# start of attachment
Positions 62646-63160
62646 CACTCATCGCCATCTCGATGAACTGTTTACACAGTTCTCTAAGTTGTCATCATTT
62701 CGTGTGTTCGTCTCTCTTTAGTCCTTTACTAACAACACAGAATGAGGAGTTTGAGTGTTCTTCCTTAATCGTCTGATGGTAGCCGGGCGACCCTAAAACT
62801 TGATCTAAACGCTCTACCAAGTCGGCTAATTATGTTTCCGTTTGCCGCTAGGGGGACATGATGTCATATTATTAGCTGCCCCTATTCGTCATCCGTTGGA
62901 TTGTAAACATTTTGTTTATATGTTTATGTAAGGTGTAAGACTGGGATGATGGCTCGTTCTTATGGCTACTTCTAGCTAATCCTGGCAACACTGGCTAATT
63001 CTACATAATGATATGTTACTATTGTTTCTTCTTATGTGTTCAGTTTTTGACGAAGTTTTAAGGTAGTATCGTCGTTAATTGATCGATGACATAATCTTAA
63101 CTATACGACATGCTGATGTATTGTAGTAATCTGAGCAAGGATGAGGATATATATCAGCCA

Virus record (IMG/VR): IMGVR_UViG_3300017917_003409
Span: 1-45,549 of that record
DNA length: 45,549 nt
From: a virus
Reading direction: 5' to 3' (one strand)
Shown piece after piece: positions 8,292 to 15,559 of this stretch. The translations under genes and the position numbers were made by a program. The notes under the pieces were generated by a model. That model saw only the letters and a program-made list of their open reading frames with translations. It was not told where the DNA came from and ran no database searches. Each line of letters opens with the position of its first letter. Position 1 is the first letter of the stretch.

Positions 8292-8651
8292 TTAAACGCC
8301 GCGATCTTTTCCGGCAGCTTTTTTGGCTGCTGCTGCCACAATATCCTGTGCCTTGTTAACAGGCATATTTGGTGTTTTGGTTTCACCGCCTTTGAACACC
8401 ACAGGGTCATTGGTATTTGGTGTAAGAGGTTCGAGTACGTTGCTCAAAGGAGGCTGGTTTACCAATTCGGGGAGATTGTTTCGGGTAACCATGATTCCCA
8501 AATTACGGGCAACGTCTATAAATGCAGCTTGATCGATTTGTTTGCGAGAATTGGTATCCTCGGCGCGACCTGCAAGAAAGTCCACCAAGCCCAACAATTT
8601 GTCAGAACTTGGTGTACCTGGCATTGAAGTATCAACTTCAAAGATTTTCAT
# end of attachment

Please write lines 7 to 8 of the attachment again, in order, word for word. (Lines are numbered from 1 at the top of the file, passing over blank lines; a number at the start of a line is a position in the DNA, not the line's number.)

63101 CTATACGACATGCTGATGTATTGTAGTAATCTGAGCAAGGATGAGGATATATATCAGCCA

Virus record (IMG/VR): IMGVR_UViG_3300017917_003409